Sleeping for Two: Getting the Rest You Need
“Get your sleep now! You’ll need it once the baby comes…” If you’ve heard this gem during your pregnancy, you have our permission to roll your eyes.
While you can’t stockpile sleep the way you can diapers or onesies, there’s no doubt that getting adequate sleep during pregnancy is vital to your baby’s and your own health. Pregnancy ramps up the need for sleep like few other periods in a woman’s adult life. Think about it: Your body is in overdrive doing the important work of, you know, growing a baby. Your heart is working harder to pump all the extra blood through two bodies, and your kidneys and other organs are also on high alert. Add to that—especially in the first trimester—a surge in the hormone progesterone, which triggers fatigue, and it’s no wonder you’re craving a lie-down.
Getting decent sleep throughout your pregnancy may also have an impact on your labor and delivery experience. A 2011 study in the Journal of Obstetrics & Gynecology found that women who’d consistently gotten six (rather than an ideal eight-plus) hours of sleep per night in pregnancy experienced longer labors and were more likely to have a C-section.
To Sleep, Perchance…
Okay, so you need to sleep for two… but can you manage it? As tired as you may be, just being pregnant can make it tougher to get your rest. Here’s what may be conspiring against your need to sleep:
The same early-pregnancy hormone that, in part, triggers daytime sleepiness, may also cause fractured nighttime sleep. Later in pregnancy, levels of oxytocin (the hormone that gooses uterine contractions in preparation for labor) rise, and may interfere with nighttime rest.
- Tummy trouble.
Nausea, morning sickness (which doesn’t always confine itself to morning), heartburn, and indigestion can all make lying down uncomfortable, interfering with sleep.
- Sleep disorders.
Even if you never had such sleep issues as restless leg syndrome or obstructive sleep apnea, you may find they crop up when you’re pregnant, further keeping you from a good night’s rest.
- Growing girth.
No way around it, your expanding midsection will make it tougher to settle in comfortably. As your uterus grows and presses on other pelvic organs, you can expect to hit the bathroom at least once or twice per night.
- Good old worry.
Pregnancy can be a psychologically stressful time for some moms-to-be. Your worries (about everything from childbirth to college) may have you staring at the ceiling more frequently as the weeks go on.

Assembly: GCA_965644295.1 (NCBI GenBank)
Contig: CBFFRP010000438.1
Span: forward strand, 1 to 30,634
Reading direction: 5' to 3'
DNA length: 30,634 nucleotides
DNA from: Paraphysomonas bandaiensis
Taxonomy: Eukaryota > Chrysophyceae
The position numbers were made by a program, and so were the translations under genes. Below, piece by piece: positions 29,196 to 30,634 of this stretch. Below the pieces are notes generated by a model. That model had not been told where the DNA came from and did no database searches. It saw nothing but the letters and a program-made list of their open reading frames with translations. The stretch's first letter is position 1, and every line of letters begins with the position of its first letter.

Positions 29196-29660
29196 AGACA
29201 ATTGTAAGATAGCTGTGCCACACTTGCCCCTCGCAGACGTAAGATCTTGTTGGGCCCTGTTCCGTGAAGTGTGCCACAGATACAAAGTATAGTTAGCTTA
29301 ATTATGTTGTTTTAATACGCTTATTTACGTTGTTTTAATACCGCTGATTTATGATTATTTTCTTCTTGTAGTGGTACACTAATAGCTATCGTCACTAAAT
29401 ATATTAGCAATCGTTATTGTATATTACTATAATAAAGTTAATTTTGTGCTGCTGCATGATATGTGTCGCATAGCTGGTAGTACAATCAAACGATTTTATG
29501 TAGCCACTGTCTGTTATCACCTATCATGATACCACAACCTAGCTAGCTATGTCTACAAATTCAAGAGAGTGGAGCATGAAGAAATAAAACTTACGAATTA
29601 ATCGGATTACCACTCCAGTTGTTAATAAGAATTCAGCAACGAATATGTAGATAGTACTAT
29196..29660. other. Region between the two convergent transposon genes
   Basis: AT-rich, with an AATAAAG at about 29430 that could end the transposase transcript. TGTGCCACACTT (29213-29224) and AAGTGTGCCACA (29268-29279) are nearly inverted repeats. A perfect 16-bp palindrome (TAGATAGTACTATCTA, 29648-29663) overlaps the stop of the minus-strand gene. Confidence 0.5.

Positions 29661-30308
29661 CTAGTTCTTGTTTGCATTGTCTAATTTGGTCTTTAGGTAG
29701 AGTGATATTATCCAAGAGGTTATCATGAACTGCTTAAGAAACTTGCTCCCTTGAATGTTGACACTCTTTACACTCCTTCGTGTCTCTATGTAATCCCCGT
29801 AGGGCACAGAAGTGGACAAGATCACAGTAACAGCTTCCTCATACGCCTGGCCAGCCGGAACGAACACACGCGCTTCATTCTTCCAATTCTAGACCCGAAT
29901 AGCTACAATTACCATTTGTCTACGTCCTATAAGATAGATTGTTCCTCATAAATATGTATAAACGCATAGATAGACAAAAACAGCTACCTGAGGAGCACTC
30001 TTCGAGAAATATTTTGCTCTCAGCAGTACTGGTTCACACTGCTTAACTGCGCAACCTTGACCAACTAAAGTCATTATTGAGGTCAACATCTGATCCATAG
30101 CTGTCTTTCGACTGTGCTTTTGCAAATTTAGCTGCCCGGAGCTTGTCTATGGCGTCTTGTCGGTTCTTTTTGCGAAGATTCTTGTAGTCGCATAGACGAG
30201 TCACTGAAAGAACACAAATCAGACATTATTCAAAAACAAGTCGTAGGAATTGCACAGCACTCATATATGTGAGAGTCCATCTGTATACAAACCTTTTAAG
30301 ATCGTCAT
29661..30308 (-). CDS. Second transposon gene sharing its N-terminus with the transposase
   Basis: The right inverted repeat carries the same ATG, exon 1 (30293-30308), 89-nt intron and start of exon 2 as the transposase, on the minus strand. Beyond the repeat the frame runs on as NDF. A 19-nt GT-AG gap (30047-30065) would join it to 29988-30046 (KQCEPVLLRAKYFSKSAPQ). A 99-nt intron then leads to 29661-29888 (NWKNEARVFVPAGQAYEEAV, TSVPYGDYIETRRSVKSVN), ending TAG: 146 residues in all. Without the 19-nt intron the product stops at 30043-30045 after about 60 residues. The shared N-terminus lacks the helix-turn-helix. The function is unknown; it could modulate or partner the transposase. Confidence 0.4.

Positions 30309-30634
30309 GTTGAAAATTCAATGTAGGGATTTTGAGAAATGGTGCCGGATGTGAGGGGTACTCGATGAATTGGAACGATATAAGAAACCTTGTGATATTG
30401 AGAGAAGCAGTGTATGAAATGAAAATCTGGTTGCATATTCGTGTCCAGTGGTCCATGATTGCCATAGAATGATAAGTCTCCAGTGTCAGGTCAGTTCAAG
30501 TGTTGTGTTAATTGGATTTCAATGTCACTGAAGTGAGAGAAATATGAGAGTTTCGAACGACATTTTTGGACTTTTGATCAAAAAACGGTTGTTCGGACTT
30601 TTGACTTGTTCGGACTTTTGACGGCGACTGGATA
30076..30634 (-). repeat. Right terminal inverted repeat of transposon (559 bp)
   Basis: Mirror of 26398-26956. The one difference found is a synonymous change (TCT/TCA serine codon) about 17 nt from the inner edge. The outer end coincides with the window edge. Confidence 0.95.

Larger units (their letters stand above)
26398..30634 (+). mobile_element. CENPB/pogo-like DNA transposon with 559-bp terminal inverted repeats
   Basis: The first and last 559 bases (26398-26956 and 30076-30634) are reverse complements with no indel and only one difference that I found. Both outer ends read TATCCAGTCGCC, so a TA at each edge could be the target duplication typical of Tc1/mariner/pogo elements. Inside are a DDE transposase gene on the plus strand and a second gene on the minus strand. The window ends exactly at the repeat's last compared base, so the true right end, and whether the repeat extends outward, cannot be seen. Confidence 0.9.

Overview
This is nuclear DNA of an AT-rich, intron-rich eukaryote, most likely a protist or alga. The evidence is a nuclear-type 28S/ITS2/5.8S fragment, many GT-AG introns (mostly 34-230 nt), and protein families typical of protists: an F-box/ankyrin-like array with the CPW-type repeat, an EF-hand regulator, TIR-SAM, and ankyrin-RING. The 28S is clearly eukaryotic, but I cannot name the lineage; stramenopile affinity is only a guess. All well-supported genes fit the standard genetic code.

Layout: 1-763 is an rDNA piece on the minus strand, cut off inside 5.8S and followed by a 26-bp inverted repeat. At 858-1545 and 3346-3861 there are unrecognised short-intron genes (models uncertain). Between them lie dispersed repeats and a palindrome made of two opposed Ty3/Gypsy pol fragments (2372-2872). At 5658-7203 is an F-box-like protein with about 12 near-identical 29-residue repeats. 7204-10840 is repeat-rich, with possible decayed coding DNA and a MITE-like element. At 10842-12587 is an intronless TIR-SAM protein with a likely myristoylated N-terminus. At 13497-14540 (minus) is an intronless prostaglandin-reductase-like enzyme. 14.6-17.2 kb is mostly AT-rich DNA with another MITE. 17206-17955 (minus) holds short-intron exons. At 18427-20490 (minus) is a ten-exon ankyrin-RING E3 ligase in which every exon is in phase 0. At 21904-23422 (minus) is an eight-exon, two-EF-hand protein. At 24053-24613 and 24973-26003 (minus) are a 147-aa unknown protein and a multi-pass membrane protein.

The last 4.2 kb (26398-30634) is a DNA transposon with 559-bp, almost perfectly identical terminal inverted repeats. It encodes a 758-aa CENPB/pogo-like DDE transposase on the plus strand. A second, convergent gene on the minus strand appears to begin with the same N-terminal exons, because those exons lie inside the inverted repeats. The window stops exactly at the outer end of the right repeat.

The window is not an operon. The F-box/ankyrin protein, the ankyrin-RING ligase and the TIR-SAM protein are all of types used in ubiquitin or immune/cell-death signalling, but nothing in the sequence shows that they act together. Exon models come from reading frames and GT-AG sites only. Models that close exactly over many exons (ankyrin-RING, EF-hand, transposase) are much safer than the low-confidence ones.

How to Rest Easier
Beyond the usual good sleep hygiene rules, such as keeping consistent bedtimes, banning technology from the bedroom, and keeping your room cool and dark, here are some pregnancy sleep tips to try:
- Get in bed.
You may not be able always to snooze for a nonstop eight hours, but try to arrange your schedule so that you’re at least in bed and as comfy as possible for that number of hours to up your chances. (That may mean hitting the sheets earlier with a book rather than staying up and organizing baby stuff or decorating the nursery—we see you!)
- Feather the nest.
Getting harder to settle in as your belly grows? Experiment with different pillows, such as a body pillow to cuddle and another at your back for support. Still another pillow between your knees can help keep your hips aligned. You might feel warmer at night now (thanks to increased blood volume), so adjust your bedclothes and room temp accordingly.
- Think positioning.
Although left-side sleeping is doctor-recommended as it improves circulation, you may want to switch sides to alleviate aches. You might also want to keep your upper body slightly elevated, especially if you suffer from heartburn, another common sleep-interrupter.
- Think before you drink (water).
Of course, you should not limit your water intake during the day—you need, in fact, to boost hydration when pregnant. But don’t gulp a big glass of water in a couple of hours before bed to limit at least some of your nocturnal toilet visits. And get a nightlight for the bathroom so that you don’t feel compelled to turn on overhead lights.
- Rely on naps.
As long as a well-timed nap during the day won’t interfere with sleep at night, these short rests can be a great way to recharge and refresh.
- Get moving.
Get some exercise during the day, which will help you feel more "wound down" and tired at night. (If possible, it's best not to do anything that raises your heart rate in the early evening.)
- Treat yourself.
A prenatal massage (either professionally or via a willing partner), a warm bath, a cozy new nightgown or pretty sheets… do whatever you can to promote peace, calm, relaxation, and… zzzzzz.